Hi drimmer@bromsgrove-school.co.uk‌! The RSS-in-Announcements feature at Canvas is pretty limited (I really wish they had developed that feature more fully, but I am guessing that they see just how little RSS is understood/used by most educators, and they just decided to leave it as a kind of primitive feature). Luckily, though, there are other kinds of syndication options. If you search the Community here for Inoreader, you will find lots of mentions by me: I use Inoreader to create all kinds of RSS feeds that appear in my Canvas courses, most importantly my students' blogs and, starting now, their semester projects (for which I use Diigo RSS). Here's a search of the Community for Inoreader, and if you have any questions, let me know!

https://community.canvaslms.com/search.jspa?q=inoreader 

Basically Inoreader lets you subscribe to feeds, put them in folders (multiple feeds in a folder is how I create my student blog network), and then export out the folder feed as RSS or as HTML... it is the HTML option that makes it so useful in Canvas!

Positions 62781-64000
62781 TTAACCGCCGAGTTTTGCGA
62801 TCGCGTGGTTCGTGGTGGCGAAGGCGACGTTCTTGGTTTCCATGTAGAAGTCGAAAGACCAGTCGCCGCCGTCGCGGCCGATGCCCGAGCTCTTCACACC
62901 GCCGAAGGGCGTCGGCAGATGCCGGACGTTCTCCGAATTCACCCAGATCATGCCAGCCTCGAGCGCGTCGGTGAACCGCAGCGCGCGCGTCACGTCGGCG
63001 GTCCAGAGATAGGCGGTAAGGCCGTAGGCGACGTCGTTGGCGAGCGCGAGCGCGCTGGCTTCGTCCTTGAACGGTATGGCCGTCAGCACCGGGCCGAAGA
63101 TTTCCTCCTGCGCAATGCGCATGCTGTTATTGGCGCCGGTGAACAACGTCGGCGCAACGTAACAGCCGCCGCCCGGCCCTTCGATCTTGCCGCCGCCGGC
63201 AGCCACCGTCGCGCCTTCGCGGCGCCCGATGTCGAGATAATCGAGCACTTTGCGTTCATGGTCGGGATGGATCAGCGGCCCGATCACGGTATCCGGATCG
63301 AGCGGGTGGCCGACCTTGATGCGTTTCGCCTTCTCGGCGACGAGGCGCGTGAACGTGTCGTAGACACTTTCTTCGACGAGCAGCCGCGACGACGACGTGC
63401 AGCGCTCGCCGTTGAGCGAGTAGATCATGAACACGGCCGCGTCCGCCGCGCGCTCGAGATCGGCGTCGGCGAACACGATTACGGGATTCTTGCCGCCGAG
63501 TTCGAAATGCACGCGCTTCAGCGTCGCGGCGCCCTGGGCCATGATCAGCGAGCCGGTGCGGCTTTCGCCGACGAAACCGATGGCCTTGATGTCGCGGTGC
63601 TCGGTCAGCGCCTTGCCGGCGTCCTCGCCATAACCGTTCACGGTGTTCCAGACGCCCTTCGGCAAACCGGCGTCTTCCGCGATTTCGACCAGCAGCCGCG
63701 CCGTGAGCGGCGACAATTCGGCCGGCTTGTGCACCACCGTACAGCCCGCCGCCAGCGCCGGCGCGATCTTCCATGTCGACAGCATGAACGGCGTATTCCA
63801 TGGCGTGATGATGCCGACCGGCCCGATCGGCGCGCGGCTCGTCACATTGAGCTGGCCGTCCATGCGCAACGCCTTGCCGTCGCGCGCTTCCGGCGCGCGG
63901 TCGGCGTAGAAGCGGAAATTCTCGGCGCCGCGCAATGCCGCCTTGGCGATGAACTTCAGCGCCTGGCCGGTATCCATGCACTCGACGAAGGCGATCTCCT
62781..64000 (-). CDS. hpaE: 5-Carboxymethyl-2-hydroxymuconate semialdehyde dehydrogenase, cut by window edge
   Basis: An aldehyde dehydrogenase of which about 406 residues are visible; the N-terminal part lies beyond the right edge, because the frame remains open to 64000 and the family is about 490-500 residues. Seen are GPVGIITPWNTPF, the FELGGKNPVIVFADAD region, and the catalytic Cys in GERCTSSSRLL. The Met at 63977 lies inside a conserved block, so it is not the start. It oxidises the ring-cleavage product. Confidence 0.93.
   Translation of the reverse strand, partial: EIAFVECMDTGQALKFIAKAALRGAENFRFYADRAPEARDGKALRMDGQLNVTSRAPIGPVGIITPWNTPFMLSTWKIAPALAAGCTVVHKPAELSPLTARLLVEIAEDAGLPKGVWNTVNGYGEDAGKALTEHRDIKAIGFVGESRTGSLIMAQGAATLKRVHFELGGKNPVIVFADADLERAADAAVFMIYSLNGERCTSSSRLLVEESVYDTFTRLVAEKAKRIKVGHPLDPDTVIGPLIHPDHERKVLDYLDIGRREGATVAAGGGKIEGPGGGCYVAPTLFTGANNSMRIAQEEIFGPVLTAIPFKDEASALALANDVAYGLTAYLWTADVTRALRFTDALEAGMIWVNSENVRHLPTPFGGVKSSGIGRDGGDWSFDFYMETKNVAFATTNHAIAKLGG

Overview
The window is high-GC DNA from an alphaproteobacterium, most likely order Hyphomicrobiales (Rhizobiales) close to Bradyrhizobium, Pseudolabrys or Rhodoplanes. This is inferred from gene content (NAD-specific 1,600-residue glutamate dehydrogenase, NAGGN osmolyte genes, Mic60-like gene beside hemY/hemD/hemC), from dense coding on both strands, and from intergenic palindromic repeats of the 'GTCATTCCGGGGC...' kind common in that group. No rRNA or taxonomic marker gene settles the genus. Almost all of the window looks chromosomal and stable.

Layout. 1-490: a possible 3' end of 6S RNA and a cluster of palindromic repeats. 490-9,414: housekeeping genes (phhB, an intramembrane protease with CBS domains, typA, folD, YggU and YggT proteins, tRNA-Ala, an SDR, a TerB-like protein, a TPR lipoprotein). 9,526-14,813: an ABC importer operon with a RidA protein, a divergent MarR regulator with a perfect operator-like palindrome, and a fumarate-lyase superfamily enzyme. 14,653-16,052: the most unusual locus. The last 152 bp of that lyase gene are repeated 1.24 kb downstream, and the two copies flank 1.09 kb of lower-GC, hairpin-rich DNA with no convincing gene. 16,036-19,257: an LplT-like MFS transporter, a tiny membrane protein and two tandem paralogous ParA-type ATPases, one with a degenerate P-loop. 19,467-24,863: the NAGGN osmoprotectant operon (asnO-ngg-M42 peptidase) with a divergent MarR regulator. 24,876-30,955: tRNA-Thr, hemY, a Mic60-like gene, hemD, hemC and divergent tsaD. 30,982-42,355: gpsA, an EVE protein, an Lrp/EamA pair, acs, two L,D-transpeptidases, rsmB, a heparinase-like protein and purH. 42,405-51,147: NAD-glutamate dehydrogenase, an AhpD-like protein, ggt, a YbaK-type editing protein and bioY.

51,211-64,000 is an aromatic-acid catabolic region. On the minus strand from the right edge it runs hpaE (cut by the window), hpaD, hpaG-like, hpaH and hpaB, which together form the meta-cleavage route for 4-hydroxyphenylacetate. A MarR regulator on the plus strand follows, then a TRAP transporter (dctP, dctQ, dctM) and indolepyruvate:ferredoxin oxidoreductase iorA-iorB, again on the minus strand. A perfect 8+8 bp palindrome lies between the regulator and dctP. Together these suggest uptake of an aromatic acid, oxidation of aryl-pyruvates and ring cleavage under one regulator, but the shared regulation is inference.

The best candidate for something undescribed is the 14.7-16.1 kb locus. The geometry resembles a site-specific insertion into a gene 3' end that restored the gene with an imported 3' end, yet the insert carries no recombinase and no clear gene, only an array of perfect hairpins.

As for weekly summaries and getting students to engage with the content in question, the way I do that is by offering a little extra credit assignment for students to read through the past week's announcements and post their favorite item in their blog. That is useful extra credit for them (they keep up with the announcements, and since I do daily announcements, I don't really even expect people to read them all), and it is also useful for me. When I see what they pick as their favorite items, then I get a better sense of what kinds of things they like to see. Here's that assignment: